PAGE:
The delusions are often delightful, but they can change into horrifying experiences. Not only can he feel as if he has been transported to heaven, but also to hell, where, for example, he sees devils thrusting a pitchfork of white-hot iron into his side and hurling him into a fiery cradle. He feels as if he were nothing, sits there awaiting extinction.
He is firmly convinced that he is about to die and will presently be dissected, so much so that he says good-bye to the people around him. He can also feel that he has already died. The walls of the room seem to glide together; the ceiling comes down; the floor ascends. Finally, he feels that he is being crushed and that all of his senses are being blotted out in the ensuing darkness. In one proving a crisis of some catastrophe by water appeared at the end of every vision, with the regularly recurring feeling of drowning or being in imminent peril of doing so.
Suspicious imaginings, resembling paranoid states, are also frequent: he thinks some men have been bribed to kill him; the sound of people whispering in a room makes him think that they are plotting something.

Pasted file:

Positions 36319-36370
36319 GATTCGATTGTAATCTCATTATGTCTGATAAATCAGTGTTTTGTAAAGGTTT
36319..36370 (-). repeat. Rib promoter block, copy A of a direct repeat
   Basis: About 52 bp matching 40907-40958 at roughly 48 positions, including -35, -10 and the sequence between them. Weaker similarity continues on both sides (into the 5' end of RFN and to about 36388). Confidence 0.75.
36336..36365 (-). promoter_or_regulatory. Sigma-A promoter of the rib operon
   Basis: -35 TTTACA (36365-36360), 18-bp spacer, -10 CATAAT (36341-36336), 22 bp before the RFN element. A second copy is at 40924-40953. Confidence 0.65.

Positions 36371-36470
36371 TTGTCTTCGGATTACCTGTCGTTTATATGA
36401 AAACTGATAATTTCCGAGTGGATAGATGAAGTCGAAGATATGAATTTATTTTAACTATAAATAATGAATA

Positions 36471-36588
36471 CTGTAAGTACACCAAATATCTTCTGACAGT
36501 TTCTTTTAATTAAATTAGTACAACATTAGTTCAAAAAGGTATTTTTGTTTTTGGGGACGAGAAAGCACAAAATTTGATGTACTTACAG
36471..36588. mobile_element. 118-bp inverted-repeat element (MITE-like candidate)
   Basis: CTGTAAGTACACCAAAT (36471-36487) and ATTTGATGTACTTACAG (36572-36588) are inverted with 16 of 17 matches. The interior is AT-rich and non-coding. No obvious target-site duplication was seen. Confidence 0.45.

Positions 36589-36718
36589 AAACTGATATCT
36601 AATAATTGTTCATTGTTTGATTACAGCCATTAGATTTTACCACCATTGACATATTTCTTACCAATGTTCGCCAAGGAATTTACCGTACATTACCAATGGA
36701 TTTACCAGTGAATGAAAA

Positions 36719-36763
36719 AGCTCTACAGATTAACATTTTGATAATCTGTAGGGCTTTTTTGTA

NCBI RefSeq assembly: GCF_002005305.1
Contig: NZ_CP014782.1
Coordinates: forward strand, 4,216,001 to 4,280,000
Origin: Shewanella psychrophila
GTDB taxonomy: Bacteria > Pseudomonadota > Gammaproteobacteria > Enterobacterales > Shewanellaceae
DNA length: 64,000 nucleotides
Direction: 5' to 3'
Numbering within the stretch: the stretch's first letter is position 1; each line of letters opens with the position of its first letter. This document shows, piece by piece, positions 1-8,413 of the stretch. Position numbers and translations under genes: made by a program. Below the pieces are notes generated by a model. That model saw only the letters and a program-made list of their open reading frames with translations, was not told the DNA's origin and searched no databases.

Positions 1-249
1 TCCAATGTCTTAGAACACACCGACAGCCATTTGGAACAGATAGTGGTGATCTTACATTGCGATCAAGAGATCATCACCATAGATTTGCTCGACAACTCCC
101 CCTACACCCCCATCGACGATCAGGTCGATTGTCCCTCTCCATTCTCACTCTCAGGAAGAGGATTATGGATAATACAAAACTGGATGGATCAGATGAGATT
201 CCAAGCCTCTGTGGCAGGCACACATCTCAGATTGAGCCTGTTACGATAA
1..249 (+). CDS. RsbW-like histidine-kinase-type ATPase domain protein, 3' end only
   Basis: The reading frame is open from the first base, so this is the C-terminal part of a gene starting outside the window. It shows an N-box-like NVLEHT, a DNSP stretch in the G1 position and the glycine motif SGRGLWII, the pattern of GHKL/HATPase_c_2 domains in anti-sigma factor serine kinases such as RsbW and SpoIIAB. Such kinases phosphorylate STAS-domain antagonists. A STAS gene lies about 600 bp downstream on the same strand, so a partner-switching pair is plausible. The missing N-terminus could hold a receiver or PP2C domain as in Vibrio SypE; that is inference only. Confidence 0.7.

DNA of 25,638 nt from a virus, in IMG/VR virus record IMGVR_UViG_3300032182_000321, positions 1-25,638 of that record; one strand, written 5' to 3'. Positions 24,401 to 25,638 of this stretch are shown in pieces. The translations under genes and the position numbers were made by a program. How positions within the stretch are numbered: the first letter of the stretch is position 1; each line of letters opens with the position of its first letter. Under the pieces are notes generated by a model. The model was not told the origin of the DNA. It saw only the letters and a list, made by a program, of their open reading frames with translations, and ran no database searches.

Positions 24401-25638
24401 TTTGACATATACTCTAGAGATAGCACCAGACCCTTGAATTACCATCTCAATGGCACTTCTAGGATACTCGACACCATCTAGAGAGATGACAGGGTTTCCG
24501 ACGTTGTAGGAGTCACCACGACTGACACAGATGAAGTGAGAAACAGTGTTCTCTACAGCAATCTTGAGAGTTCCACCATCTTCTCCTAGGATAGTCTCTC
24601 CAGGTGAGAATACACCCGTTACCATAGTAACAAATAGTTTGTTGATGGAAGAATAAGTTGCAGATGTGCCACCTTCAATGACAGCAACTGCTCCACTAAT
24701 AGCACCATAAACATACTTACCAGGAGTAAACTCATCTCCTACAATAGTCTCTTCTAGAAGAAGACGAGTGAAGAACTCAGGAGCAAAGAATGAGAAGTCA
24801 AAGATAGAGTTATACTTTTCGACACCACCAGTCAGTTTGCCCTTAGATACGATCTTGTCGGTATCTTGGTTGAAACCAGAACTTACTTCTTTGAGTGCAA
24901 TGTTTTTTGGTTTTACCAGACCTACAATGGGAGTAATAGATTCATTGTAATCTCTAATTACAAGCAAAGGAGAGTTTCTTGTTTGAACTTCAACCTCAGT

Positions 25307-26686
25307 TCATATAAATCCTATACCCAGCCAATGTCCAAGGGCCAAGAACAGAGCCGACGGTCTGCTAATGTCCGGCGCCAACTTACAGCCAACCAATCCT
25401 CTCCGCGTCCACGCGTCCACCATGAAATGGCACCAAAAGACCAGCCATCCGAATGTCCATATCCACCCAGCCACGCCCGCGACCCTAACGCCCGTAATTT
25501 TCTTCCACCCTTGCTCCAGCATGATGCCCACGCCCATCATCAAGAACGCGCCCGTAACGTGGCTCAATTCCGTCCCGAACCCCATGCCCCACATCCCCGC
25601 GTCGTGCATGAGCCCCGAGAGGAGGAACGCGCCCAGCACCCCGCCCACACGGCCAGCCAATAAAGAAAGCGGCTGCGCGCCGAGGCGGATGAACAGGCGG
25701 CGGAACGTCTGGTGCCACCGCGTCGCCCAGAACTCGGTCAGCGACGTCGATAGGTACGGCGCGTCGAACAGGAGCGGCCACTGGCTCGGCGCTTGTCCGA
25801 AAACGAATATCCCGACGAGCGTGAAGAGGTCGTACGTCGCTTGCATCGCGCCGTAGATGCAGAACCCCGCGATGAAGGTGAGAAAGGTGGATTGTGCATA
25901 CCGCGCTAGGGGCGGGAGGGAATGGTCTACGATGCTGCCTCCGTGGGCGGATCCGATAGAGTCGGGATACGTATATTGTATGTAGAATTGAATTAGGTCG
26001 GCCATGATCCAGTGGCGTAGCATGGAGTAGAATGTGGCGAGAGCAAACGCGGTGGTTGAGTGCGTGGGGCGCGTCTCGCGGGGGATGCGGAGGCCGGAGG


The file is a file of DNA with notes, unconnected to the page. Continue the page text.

Sometimes sensations of immobility and stony hardness come over the patient. He suddenly feels as if he were a marble statue, cold all over and, unable to move. His brain seems to have been changed into marble, as have his eyes. More frequent, however, is the sense of levitation. He thinks he is weightless, that his body is transparent and the light can shine through it, that he can look inside his body. He has the sensation that the body or some part of it is elevated in the air and that he is starting to float or fly; that he can fly like a bird. He loses the sense of existence of his own body; he feels as if he were suspended in the air; he believes he is transformed into a cylinder or a sphere. He has the sensation of leaving the body, often accompanied by a ‘double consciousness‘. It is as if the soul is separate from the body and looking down upon it, as if the body is too small for the soul and has to be expanded to suitable proportions, or as if he is split in two from head to foot and has become two people. The out-of-body experiences of Cannabis may be pleasant, especially in the beginning stages of the condition (the notion of ‘beginning stages’ used here and later on should not be confused with the two types of mental pathology mentioned earlier; it refers to the development of the condition and the drug’s stages of action rather than the fundamental types of mental pathology). The drug produces a state of euphoria, often along with the sublime visions mentioned above and is accompanied by great delight and mirth. A strange feeling of ecstasy may pervade the body and senses, a thrill of delight flows through the limbs, and the limbs may even tremble from it. These sensual and mental distortions and the experiences of diffusion and lightness reflect a deeper dissociation taking place between the ethereal and the physical body. A dream-like state results. The person becomes conscious of another level of existence, perhaps akin to what has been termed the ethereal level or astral level. This disconnected state, however, must be understood for what it is; the beginning of psychosis.